Roundtable Proposal for 4Cs 2022
We are looking for panelists for a roundtable session on the promises and perils of using posthumanism in higher education for the 2022 Conference on College Composition and Communication Annual Convention.
4Cs 2022 will be March 9–12, 2022 in Chicago, Illinois. See the convention’s full CFP here: https://cccc.ncte.org/cccc/call-2022
Panelists would be committing to attending the conference next March and participating in a roundtable discussion/debate as outlined in the proposal we put together below (at this point you won’t need to write anything for the proposal itself). We will more than likely meet via Zoom a few times before the conference to get to know one another and hammer out any details for the roundtable as a group.
If you’re interested or have questions, please email us (Miriam Rowntree and Sarah Shelton) at firstname.lastname@example.org. In your email, please include either a very brief explanation of or a recent CV that shows your work/interest with posthumanist theories/conversations.
This is a quick turnaround and, in order to submit the proposal to the convention on time, we need those interested to express their interest by Wednesday 6/2.
The Promises and Perils of Posthumanist Praxis
The conference program for 4Cs 2021 covered a wide range of topics on social justice and decolonial practices. Many of these panels offered insights into the hows and the whys of what we consider practicing posthumanism in the writing classroom. However, none of these panelists actually used the term “posthumanism.” We propose making these links more explicit by holding a roundtable that also speaks to the conference theme by discussing the promises and perils of bringing posthumanism into conversations about higher education. Therefore, our answer to the 2022 call for proposals takes up Staci Perryman-Clark’s question “Why are we here?” using the framework of posthumanism and posthumanist praxis. Perryman-Clark says that to answer this question we must “be honest about what we mean by ‘here.’ The location of ‘here’ suggests a sense of belonging. It suggests access. It suggests invitations: Some people will be invited; some will not. Others will accept the invitation; others will decline.” Our roundtable seeks to consider these questions in the context of making posthumanism a deliberate part of our pedagogy.
We further consider Perryman-Clark’s questions: How do you promise to educate students in the pursuit of social justice? What are the perils for not doing so? And add: Why are we here and others are not? Who is also here and unacknowledged, unseen? What elements of our collective assemblage “here” need to be better understood to create a more equitable and just educational environment? Part of working with posthumanism is to acknowledge and better understand things we often don’t consider or take seriously, such as computers, depression, contact lenses, time, insecurity, all-purpose desk-chair combos, coffee, masks, lapel mics, and beyond. But while there is promise in this acknowledgement and deliberate consideration of actants (human and non-human alike) and their agency, there is also peril. Are we jumping on the new shiny thing? Why should any of our energy be focused on the agency of desks or the presence of viruses when these things seem, to some, so far removed from more immediate concerns of social justice and equity for human students (and faculty)?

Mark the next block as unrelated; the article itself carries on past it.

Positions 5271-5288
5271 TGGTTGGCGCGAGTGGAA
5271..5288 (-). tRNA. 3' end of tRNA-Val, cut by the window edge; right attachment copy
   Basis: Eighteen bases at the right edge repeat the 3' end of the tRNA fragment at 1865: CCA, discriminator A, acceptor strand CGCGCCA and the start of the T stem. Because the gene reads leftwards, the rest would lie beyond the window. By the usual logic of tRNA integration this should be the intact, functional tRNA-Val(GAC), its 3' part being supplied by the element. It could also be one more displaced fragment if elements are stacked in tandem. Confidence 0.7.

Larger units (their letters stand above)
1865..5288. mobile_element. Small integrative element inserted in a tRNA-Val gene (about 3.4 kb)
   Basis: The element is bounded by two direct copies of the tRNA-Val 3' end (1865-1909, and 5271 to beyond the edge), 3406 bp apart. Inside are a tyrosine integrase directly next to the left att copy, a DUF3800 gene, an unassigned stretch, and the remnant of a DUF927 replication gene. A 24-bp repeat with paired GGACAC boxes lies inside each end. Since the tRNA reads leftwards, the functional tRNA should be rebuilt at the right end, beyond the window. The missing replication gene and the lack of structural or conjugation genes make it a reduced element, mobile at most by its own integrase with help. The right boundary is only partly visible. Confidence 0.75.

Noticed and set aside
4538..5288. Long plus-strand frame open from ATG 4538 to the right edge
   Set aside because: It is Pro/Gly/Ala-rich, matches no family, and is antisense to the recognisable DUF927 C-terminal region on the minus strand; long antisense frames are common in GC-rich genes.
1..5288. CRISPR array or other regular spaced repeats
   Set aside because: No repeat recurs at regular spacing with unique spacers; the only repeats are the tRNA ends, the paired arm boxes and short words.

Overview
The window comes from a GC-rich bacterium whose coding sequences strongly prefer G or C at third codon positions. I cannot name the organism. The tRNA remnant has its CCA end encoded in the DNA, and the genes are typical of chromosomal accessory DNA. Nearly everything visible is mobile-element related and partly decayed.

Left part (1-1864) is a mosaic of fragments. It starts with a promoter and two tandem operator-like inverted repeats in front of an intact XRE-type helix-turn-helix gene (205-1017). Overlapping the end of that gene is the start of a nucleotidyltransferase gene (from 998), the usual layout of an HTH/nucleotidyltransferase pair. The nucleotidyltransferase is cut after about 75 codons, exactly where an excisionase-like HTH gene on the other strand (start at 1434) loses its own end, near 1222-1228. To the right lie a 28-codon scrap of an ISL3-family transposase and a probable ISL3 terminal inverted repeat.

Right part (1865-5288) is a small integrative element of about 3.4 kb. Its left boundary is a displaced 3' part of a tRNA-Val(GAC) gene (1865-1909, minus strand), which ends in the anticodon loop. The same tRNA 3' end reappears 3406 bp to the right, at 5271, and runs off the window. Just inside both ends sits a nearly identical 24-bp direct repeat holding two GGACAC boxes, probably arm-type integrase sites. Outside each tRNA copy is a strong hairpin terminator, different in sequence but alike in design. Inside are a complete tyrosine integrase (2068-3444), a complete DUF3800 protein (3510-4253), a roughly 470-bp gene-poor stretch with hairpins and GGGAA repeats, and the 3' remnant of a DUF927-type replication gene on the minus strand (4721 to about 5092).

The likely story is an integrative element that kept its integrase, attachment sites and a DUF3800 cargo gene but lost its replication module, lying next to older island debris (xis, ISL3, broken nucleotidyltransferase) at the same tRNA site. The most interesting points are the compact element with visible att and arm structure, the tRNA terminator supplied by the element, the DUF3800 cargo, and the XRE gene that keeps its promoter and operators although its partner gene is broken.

After our land acknowledgement and as a posthumanist exercise, we will begin our discussion by acknowledging the space we occupy in the session, the non-human actants who are participating in the session, and ask all human actants present to introduce themselves briefly. The roundtable leaders will offer opening remarks establishing a working definition of posthumanism, offering perspectives on the promises and perils of posthumanism, and finally the implementation of posthumanist principles in the socially just writing classroom. While the roundtable will consist of four leaders, the goal of the session is to invite those who are ‘here’ to contribute to the conversation. Each participant will have a voice in the session and be acknowledged. We will close the session with an invitation to attendees to contribute to our ongoing digital archive in the form of story, classroom practice, and theoretical engagement. Attendees will leave with a better sense of posthumansim as a pedagogical practice, how it can help in the pursuit of social justice, as well as some of the pitfalls associated with this framework.
JamBoard Work and Diffractions from the 4Cs on 4/10
If you’d like to add your JamBoard work (from the 4Cs Convention session on 4/10) to the archive, please download and fill out the form below and email it email@example.com.